the remaining Serbian community. The disengagement of these belligerents
almost certainly facilitated the task of reconciling the parties who remained
in the state after the war, and tempered the dangers of destabilization arising
from the effects of postcon¬‚ict liberalization. These conditions are relatively
unusual among countries that seek international peacebuilding assistance to
help implement negotiated settlements. More commonly, the existence of
a negotiated settlement in a civil con¬‚ict indicates that the formerly war-
ring parties will continue to share the same territory and play an active
role in postwar politics. So while international liberalization efforts had a
largely positive outcome in Croatia and Namibia, we must also recognize
that these countries offered unusually propitious conditions for postcon¬‚ict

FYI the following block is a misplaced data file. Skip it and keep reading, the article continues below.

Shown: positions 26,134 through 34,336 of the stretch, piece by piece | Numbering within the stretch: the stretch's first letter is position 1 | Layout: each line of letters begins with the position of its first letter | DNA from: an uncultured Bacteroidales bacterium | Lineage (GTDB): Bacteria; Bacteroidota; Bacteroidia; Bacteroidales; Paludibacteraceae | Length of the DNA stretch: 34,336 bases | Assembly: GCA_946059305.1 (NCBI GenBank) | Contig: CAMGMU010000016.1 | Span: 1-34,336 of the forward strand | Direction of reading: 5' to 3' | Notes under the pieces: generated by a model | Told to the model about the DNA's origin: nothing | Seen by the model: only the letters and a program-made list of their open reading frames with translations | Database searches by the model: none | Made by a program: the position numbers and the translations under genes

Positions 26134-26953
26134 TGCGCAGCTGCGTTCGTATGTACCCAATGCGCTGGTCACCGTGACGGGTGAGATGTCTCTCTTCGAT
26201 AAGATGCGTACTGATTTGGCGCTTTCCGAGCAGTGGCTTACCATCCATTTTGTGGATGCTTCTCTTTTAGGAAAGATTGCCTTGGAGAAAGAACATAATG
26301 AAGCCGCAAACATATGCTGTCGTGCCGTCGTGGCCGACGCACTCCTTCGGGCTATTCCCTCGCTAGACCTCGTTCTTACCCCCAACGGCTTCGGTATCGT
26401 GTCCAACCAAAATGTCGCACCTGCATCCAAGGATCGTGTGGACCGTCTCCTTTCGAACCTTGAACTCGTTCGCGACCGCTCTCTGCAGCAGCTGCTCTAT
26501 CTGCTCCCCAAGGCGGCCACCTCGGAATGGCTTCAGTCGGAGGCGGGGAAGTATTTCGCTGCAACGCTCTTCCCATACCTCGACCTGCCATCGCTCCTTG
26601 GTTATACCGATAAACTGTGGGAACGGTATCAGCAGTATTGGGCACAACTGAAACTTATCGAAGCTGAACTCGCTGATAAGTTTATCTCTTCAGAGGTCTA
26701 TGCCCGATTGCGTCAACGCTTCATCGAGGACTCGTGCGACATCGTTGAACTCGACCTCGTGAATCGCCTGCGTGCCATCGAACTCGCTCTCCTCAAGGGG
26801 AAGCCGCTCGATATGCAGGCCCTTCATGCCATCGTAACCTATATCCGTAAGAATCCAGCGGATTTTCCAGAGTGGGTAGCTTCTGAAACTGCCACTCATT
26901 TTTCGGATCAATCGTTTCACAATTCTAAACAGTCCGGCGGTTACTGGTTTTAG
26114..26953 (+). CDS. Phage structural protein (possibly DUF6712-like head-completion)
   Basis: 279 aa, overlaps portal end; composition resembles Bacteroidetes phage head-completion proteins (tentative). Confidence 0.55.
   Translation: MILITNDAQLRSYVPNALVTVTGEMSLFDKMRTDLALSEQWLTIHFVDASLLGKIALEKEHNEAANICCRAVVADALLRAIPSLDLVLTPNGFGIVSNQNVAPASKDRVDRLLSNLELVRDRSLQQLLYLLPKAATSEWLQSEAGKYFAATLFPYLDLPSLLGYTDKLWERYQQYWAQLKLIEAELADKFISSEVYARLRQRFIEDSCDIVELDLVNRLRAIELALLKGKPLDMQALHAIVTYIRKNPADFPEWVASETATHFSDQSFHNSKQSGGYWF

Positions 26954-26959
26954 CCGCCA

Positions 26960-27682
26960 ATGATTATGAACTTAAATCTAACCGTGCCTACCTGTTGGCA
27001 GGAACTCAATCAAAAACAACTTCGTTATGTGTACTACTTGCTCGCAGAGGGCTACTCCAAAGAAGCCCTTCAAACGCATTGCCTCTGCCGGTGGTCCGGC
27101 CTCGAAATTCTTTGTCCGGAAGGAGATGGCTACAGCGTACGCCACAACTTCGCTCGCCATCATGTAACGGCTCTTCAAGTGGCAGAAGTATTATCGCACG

stabilization.1


1 To a lesser extent, Mozambique could also fall into this category, since one of the parties
to the country™s con¬‚ict “ Renamo “ was created and sustained by foreign actors and had
relatively little domestic support. However, because the process of economic liberalization in
Mozambique has apparently reproduced conditions that have traditionally fueled unrest in
the country, as I argued in Chapter 8, I have included it in the third category of cases in this
chapter.
Problems and Solutions
154

The second category is comprised of those cases in which initial democrati-
zation efforts were diverted by newly elected leaders, resulting in what might
be called “demagogue democracies,” characterized by the de facto suppres-
sion of political opposition through violence and intimidation.2 Cambodia
and Liberia fall into this category. Both countries experienced a period of
relative stability in the aftermath of peacebuilding “ stability which contin-
ues in Cambodia as of this writing but which quickly gave way to renewed